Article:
Article

Defusing the Threat of Radiological Weapons

Among the unconventional weapons that a terrorist could use to attack the United States, a radiological weapon, or “dirty bomb,” is the most likely. The materials needed to build a bomb are relatively common and the required technical skills are minor, compared to other unconventional weapons. Perhaps most critically, evidence found in Afghanistan demonstrates terrorists’ intent to build a radiological weapon.

Reasonably sophisticated terrorists have a number of options for acquiring the necessary materials. They could procure the materials from one of thousands of locations in the United States. They could also acquire materials from overseas and smuggle them into the United States. A successful attack could sever the arteries of our global economy, render entire city blocks virtually uninhabitable for decades, and cause widespread panic=

Despite the clear threat, the Bush administration has not given the issue high enough priority. Major gaps remain in efforts to control devices that house radiological materials, known as “radiological sources.” There is no domestic mechanism for reliably tracking the location and condition of all radiological sources, and the situation is often worse in other countries. Efforts to identify and intercept illicit shipments need better coordination and more resources. The United States lacks the capacity to effectively respond to an attack.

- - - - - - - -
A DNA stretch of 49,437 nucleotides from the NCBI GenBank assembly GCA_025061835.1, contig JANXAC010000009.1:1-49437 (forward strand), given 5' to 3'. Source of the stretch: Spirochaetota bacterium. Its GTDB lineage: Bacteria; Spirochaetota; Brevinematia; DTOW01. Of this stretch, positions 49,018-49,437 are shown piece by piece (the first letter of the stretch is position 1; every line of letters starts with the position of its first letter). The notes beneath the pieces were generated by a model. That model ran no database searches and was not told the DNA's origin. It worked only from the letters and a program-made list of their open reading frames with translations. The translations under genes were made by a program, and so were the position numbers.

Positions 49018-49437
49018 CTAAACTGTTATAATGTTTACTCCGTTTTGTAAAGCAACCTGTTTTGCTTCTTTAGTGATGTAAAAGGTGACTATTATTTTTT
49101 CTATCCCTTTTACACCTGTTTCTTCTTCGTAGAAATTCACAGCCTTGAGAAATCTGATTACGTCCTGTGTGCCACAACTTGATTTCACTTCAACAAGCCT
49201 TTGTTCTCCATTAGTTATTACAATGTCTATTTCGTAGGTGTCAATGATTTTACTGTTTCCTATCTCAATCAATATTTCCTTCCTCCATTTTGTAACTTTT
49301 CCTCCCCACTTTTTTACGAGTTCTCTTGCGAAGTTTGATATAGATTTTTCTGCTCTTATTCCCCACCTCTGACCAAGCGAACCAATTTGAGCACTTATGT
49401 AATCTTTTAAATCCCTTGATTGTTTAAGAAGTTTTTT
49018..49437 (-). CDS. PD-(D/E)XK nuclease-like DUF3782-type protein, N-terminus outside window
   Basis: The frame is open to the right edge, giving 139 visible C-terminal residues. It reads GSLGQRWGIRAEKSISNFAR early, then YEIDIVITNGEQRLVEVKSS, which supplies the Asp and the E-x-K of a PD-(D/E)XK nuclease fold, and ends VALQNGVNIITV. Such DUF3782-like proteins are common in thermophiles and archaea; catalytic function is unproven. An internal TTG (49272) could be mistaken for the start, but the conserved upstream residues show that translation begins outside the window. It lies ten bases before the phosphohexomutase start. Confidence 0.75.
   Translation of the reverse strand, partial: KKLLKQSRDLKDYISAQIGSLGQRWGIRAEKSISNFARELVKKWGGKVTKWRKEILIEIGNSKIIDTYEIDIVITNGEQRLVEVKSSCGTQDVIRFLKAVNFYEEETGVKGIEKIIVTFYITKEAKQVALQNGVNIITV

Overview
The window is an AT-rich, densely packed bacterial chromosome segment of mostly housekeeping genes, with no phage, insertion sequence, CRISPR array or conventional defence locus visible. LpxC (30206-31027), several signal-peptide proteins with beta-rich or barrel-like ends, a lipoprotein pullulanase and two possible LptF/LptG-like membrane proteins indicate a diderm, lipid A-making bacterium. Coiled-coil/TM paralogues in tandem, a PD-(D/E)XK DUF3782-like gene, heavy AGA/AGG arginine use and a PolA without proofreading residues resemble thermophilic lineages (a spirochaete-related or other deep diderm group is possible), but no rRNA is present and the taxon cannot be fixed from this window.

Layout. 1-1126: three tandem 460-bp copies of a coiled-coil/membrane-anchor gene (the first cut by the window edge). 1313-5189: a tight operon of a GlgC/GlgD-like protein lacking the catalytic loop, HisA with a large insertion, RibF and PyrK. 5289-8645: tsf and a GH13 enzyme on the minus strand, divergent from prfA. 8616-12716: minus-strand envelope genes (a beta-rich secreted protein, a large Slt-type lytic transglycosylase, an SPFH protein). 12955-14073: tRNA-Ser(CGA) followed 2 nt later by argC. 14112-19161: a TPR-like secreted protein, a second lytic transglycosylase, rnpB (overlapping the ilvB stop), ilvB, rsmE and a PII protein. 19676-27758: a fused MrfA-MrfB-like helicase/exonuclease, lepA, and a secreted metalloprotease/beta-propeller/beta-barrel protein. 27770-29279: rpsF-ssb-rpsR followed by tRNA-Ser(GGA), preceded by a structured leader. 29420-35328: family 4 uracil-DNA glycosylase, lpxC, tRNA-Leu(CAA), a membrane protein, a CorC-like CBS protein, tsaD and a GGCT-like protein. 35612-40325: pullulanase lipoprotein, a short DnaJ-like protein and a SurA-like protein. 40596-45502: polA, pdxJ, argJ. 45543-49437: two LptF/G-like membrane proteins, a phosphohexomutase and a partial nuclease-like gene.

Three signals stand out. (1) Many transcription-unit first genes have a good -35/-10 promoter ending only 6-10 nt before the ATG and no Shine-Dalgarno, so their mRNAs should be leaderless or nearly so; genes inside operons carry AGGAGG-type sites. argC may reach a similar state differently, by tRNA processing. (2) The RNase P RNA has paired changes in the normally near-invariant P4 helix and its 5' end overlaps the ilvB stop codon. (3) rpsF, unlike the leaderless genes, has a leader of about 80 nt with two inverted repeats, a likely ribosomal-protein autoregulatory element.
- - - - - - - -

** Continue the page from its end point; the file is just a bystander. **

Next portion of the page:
The United States must develop and implement a layered, risk-based strategy to defend against the threat posed by radiological weapons. The strategy must:

  • Secure the entire life-cycle of new and existing radioactive sources by acting to strengthen licensing requirements; develop a mechanism to track down and catalogue all sources; and refine incentives for safely and securely disposing of unwanted sources.
  • Develop more effective measures to detect and intercept illicit shipments of materials from overseas by improving radiation detection technology.
  • Implement an emergency response plan that includes measures to facilitate continuity of economic operations; a medical surge capacity for treating radiation wounds; and a plan for educating the public about radiation and radiological weapons.

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